August 4, 1906


Author Affiliations

Professor of Clinical Medicine at the Philadelphia Polyclinic. PHILADELPHIA.

JAMA. 1906;XLVII(5):359-361. doi:10.1001/jama.1906.25210050043003b

While acetanilid poisoning and addiction to the drug are, unfortunately, but too common, the following case is of interest, first, because the poison resulted from the local application of the drug; second, because the patient was entirely ignorant of its effects and did not associate the constitutional symptoms with the local condition for which the drug was used; and, finally, because, in spite of its protracted use, the drug had not produced a habit and was withdrawn at once without any difficulty.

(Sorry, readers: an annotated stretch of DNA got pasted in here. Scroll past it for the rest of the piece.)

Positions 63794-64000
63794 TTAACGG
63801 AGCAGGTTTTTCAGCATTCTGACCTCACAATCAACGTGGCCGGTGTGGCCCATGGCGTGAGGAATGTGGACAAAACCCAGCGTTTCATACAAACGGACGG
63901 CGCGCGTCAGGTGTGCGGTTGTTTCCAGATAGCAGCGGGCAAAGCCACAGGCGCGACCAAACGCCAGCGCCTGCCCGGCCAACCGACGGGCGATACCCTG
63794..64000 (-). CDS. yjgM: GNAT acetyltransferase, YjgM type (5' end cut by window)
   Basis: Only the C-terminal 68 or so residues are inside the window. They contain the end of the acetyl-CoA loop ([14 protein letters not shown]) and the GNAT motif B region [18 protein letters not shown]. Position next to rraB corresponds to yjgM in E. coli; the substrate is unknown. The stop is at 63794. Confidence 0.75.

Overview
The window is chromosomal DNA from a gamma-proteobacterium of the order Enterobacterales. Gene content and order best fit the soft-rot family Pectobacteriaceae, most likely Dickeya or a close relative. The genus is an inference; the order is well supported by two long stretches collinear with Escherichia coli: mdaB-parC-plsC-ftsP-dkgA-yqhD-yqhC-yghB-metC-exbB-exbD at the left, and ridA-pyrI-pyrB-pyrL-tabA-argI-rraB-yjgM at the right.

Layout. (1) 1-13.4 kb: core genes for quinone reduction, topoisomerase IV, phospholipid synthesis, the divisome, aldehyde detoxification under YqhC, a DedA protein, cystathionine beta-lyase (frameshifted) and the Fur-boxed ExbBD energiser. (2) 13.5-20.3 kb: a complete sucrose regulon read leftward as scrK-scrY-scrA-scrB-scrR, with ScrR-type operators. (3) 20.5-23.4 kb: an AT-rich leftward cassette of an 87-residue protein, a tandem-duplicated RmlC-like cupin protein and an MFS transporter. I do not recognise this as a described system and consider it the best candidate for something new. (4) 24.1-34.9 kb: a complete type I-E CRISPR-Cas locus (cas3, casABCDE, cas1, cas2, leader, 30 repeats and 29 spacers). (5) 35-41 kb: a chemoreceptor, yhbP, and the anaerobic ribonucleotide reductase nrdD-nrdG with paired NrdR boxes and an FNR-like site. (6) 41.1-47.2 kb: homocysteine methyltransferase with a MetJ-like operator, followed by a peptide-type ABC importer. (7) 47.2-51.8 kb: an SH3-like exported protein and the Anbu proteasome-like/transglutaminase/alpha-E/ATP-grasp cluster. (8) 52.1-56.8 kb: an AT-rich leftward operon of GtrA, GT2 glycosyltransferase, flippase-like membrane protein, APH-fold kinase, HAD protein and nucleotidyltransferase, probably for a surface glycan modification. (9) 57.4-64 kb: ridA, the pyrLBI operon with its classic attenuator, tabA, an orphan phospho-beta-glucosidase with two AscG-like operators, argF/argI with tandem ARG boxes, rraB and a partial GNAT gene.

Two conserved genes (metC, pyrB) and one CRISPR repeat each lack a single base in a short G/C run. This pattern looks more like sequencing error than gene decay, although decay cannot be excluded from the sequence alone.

Cyanosis, sudden heart weakness and other symptoms of depression have frequently been observed following the application of acetanilid to the skin, particularly after extensive burns, but the first case of chronic poisoning was recently reported in an exhaustive article on the subject by Herrick and Irons,1 who state that their case is the only one, so far as they have been able to ascertain, "in which chronic

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